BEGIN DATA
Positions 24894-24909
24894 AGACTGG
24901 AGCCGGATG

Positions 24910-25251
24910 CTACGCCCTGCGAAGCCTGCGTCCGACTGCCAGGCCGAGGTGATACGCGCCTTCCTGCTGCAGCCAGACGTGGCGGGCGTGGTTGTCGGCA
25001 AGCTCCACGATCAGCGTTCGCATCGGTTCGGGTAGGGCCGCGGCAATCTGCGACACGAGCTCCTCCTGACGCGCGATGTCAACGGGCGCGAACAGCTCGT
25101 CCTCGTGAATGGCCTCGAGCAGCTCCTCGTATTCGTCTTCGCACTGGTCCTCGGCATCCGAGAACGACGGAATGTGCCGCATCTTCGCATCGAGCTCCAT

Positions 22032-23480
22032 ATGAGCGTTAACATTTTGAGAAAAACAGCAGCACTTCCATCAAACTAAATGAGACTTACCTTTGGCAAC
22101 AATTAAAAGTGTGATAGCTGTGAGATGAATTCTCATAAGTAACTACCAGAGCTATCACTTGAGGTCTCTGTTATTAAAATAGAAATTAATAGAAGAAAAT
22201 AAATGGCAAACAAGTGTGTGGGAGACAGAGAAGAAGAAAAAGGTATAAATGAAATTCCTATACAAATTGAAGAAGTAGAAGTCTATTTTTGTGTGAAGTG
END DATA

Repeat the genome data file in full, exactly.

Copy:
Positions 24894-24909
24894 AGACTGG
24901 AGCCGGATG

Positions 24910-25251
24910 CTACGCCCTGCGAAGCCTGCGTCCGACTGCCAGGCCGAGGTGATACGCGCCTTCCTGCTGCAGCCAGACGTGGCGGGCGTGGTTGTCGGCA
25001 AGCTCCACGATCAGCGTTCGCATCGGTTCGGGTAGGGCCGCGGCAATCTGCGACACGAGCTCCTCCTGACGCGCGATGTCAACGGGCGCGAACAGCTCGT
25101 CCTCGTGAATGGCCTCGAGCAGCTCCTCGTATTCGTCTTCGCACTGGTCCTCGGCATCCGAGAACGACGGAATGTGCCGCATCTTCGCATCGAGCTCCAT

Positions 22032-23480
22032 ATGAGCGTTAACATTTTGAGAAAAACAGCAGCACTTCCATCAAACTAAATGAGACTTACCTTTGGCAAC
22101 AATTAAAAGTGTGATAGCTGTGAGATGAATTCTCATAAGTAACTACCAGAGCTATCACTTGAGGTCTCTGTTATTAAAATAGAAATTAATAGAAGAAAAT
22201 AAATGGCAAACAAGTGTGTGGGAGACAGAGAAGAAGAAAAAGGTATAAATGAAATTCCTATACAAATTGAAGAAGTAGAAGTCTATTTTTGTGTGAAGTG